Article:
Saturday, January 27, 2024

Intersubjective Meta-Anthropology

Forget about that last post. This one will express the same ideas, only more clearly. They're from a book called The Openness of Being, which had little to do with the subject under discussion until taking a surprising turn in chapter nine -- also called The Openness of Being

To review, we are considering the possibility... No, we're way past considering possibilities, rather, are insisting in the most bobnoxious terms that the Cosmos is personal, or that personhood is the ultimate category, bearing in mind that persons are irreducibly substance-in-relation, or, in a word, intersubjective.

And the intersubjectivity starts at the top: metaphysics is meta-anthropology. 

My mother is not here to ask, but probably my first word was something like Mama! Certainly it was my first thought. What it really signified was something like YOU! And therefore ME! Then I started thinking about the space in between, but that wasn't until about thirty years later. I'll spare you a pedantic disquisition on infant development, but just cut to the chase.  

Now, intersubjectivity is a deep mystery, except it's not a mystery at all. For not only is subjectivity unthinkable in the absence of intersubjectivity, the discovery of the (m)Other is developmentally prior to the discovery of the self. Remama? Sure you do.  

We come into the world plunged into a kind of undifferentiated subjectivity, which is analogous to the wavelike field of quantum physics. The ego or self or I is the "particle" that emerges from this field, but in truth, the fluid dialectic between particle and field, or self and ground, is our permanent condition. 

Neurologically speaking it is much like the dialectic between right (wavish) and left (particulate) cerebral hemispheres, or in physicist David Bohm's terms, implicate and explicate orders, respectively.  

Even this post, if we're lucky, will be a crystallization of that dialectic -- similar to the way a dream is the explicate crystallization of implicate subjectivity. We never run out of posts for the same reason we will never run short of dreams. Except to stipulate that 

In other words, free will + implicate creativity = explicate post. Or song, poem, painting, whatever.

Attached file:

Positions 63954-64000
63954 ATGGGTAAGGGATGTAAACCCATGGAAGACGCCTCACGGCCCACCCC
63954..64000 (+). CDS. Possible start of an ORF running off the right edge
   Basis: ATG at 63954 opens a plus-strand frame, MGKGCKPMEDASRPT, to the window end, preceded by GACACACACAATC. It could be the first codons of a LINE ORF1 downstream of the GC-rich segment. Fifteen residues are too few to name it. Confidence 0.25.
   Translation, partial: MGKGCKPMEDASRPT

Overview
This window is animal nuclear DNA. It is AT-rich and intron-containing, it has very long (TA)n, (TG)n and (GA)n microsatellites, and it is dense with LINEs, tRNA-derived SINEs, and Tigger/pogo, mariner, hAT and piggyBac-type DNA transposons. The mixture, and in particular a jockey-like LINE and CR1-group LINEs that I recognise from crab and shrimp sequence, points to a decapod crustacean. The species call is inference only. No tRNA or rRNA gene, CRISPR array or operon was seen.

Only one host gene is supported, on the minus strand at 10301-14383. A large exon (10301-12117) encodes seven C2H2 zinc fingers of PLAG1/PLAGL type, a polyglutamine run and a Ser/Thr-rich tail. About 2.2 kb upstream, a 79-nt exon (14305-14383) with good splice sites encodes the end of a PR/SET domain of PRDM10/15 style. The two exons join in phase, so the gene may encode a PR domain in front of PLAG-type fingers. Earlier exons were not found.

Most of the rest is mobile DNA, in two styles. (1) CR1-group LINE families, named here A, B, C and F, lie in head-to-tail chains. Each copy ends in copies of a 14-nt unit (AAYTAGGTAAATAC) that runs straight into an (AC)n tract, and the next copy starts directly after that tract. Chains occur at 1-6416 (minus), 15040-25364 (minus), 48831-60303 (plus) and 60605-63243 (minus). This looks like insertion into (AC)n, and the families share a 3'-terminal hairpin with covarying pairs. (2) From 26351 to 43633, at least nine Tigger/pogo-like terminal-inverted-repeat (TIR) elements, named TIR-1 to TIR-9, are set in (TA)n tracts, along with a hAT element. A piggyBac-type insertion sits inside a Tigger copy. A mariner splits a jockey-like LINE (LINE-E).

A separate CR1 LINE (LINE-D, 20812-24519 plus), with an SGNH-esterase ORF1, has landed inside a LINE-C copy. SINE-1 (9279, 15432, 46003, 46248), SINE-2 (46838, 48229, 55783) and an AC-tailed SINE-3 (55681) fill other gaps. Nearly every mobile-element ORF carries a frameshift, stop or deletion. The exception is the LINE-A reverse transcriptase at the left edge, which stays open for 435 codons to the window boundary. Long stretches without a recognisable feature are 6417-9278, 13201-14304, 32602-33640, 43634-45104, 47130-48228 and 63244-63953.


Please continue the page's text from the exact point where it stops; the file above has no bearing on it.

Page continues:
At this point I will hand the wheel of the cosmic bus over to Mascall, and comment along the way like a slackseat driver:

The most terrible example of the incapsulated condition occurs on the human level, if man loses his openness not only to his fellow men but also to God. 

Which is simply say that man is an open system, both horizontally, to other subjects, and vertically, to O, the transcendent ground of subjectivity.

The special feature is that man, as rational and personal being, is capable of actualising his openness to a rational and personal God in a way that is impossible to beings devoid of rational personality.  

Which is to say that man is rational because relational and personal; infrapersonal beings do not reason. Which is not to say they are unreasonable per se, since their behavior makes sense in the context of instinct and environment. But they cannot think about their rational instincts, but rather, are enclosed within them. Conversely, man always transcends any attempt to enclose him in immanence.

Now, the intercourse of personal beings, even on the finite and created level, is characteristically one of conversation, of the mutual communication of thought and knowledge; this is why language plays such an important part in human society.

To con-verse means to "flow together," as you and I are doing at the moment. Which makes our communication -- to the extent it is successful -- deeply interpersonal and intersubjective, interior-to-interior. 

Just as the human baby comes into the world in a condition of neurological immaturity, it turns out that this "incompleteness" is actually our permanent state. Show me a "complete person" and I'll show you a saint or a dead man. Or a president, but that would take us far afraud.

[M]an, as a creature, is fundamentally open to God and capable of receiving fresh and unpredictable influxes of God's creative activity...

Which is to say, O and (). 

God and man are personal beings and therefore can enter into the intimacy of self-communication and mutual possession that is proper to persons.

Or not. For

God allows man to raise barricades against the invasion of grace.   

 A barricade at our northern border, so to speak. 

Supernature simply means nature supernaturalised by grace, and the possibility of this supernaturalisation lies in the openness of nature to God.... For a nature which is open in the Christian sense, supernaturalisation means expansion, development, perfection, a realization of hitherto unsuspected potentialities, a new infusion of the creative activity of God.

Well, good. This is different from mere (explicate) "knowledge of God," but rather, is knowing God: "And knowing God is sharing in God's life." God takes the initiative, but it is up to us to cooperate with it:

what makes this possible is the fact that God incessantly energises every finite being and in so doing gives it an openness for further influxes of his creative activity. 

Even better. The best? 

[I]f God became man, man must be the kind of being it was possible for God to become. 

What kind of being might that be? 

Let's leave something for the next unpredictable influx.

Friday, January 26, 2024

The Open Cosmos Society